Using UV Rays To Clear the Air
Do you struggle with allergies or own a couple of dogs who shed? Perhaps you live in an area with a great deal of dust or air pollution. Air purifiers present a fantastic solution to help address air quality concerns. While a 1-inch air filter can stop some things, thicker filters work better and last much longer (you have to change a 1-inch filter every 30 days). But you have other options, too.
Here’s a quick guide to understanding UV air purifiers, filter types, and how a UV air purifier can best help you. We’ll start with the ABCs of UV air purifiers, then explore some of the most commonly asked questions about ultraviolet light purification and air filters.
UV Air Purifier ABCs
One of the biggest things to learn about UV air filters relates to what kind of ultraviolet light is used in the different kinds of air purifiers. All three of the light types naturally occur in our world, but only one can be used to purify the air.
- UV-A Light: This is the most common, accounting for 95% of the sun’s radiation on earth. It is used in tanning beds but can cause premature aging and skin wrinkles.
- UV-B Light: This light causes sunburns, damaging DNA, and the top layer of human skin. As a result, it has been strongly linked to skin cancer.
- UV-C Light: This is the light used in air purifiers as it can damage cells. Earth’s atmosphere blocks the full 100% of the sun’s natural UV-C radiation, but we can create here on Earth. As the air gets pulled into the UV filter, the HEPA filter gets rid of dust and particulates while the UV-C light helps to damage harmful viruses and bacteria.
Since the short-wave UV-C light targets small microorganisms, UV air purifiers excel at addressing bacteria, virus, or mold concerns in an indoor space. However, it pays to know about traditional air filters, too, involving things like MERV ratings. If you want to know more, keep reading.
Do Air Purifiers Need UV?
Not all air filters use ultraviolet or UV light. But UV air filtration uses technology to prevent microorganisms like viruses from infecting your home or indoor space. The light works by damaging an organism’s genetic material which means they can’t make more of themselves. UV air purifiers typically also use traditional filters to remove other particulate matter like dust along with potentially illness-causing bacteria and viruses.
UV light air purifiers do NOT produce ozone which means they won’t irritate people with respiratory issues like an ozone generator air purifier. Many also come equipped with traditional air or HEPA filters as an added weapon against dust and harmful microorganisms.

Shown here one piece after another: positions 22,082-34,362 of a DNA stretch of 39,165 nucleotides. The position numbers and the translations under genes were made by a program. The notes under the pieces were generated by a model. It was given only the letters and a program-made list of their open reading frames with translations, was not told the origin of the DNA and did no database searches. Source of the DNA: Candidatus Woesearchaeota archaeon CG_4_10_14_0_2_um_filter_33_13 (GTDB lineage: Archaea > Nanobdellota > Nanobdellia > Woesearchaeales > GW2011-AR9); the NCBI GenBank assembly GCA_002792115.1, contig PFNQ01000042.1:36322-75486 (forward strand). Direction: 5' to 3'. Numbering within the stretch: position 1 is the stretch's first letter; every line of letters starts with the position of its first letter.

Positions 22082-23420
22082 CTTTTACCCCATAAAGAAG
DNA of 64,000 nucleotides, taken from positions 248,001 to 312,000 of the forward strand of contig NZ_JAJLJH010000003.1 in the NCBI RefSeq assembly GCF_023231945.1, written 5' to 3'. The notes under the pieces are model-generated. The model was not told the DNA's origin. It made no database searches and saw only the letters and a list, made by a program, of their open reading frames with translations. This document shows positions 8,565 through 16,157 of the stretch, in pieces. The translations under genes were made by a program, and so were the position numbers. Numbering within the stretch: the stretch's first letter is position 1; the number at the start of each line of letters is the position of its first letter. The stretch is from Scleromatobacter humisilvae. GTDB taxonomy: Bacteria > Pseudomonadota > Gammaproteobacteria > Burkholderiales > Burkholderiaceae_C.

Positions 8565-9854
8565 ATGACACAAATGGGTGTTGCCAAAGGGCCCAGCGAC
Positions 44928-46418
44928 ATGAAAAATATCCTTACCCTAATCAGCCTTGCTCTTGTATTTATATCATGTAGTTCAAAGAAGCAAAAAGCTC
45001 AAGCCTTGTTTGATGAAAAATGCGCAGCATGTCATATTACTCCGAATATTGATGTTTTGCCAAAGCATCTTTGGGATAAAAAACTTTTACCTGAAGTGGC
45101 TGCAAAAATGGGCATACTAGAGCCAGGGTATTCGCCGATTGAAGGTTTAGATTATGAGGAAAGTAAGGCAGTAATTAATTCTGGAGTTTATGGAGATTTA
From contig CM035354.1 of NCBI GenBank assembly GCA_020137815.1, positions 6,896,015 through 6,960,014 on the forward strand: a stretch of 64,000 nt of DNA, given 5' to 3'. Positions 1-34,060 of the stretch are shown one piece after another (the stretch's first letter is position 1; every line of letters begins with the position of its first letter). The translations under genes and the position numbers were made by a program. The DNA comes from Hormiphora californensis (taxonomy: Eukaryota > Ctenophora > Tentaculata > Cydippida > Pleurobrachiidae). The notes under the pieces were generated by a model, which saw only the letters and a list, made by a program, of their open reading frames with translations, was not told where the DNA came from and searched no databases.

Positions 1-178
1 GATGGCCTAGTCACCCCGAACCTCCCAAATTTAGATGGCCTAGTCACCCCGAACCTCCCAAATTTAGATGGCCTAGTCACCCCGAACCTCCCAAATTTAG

What MERV Rating Filter Should I Use?
MERV stands for “minimum efficiency reporting value” and relates to the ability of a filter to purify. MERV scores range from 1 to 20 with lower quality filters in the 1 to 4 range made of fiberglass. Commercial buildings generally use air filters with a 5 to 16 score while home HVAC systems use 7 – 12 MERV ratings. You can find more information about MERV ratings here.
There are five common types of air filters or purifiers and they can coexist in one device:
- Electrostatic filters: These filters charge air particles in order to trap them, then remove and rinse them to reuse them. However, they produce ozone which can be harmful to humans.
- Ozone Generators and Ionizers: These filters also produce ozone, producing charged particles (either ions or ozone). Since normal air particles have neutral charges, the ozone and/or ions charge the particles, making them stick to surfaces instead of staying in the air. People with respiratory issues should avoid ozone generators as it could cause irritation.
- Activated Carbon Filters: Carbon is common in water purifiers, so it stands to reason that it can help air purification, too. Porous carbon works to trap gasses and odors passing through it in order to remove particulates from the air.
- Basic/HEPA Filters: These are the most common type of air filters, often made from fiberglass, foam, cotton, or other particle-trapping materials. As the air passes through a free-standing model or your HVAC system, air particles get trapped. Once the filter fills up, it is time to change it. A filters MERV rating determines how well it can filter particulates or for how long.
- UV Light: As mentioned, UV lights worked as a germicide to stop viruses from reproducing. You can install it into your HVAC system and work well in tandem with other types of air filters.
While some suggest changing your filter every month, you may not have to depend on the level of particulates in your indoor space and quality of your air purifier. Be sure to consult the product handbook or a professional with your questions.
Invest in a UV Air Purifier to Improve Your Air Quality
Put a barrier up against pesky allergens and common cold viruses with a UV air purifier in your home or indoor space. Not only will it help filter out dust, hair, and other common particles, it uses naturally occurring UV-C light to stop viruses in their tracks and eliminate mold spores.